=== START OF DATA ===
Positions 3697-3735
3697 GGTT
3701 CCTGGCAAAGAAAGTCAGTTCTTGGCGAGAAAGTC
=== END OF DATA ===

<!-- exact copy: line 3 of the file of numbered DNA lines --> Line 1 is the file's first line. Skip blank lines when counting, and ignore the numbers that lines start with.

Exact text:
3701 CCTGGCAAAGAAAGTCAGTTCTTGGCGAGAAAGTC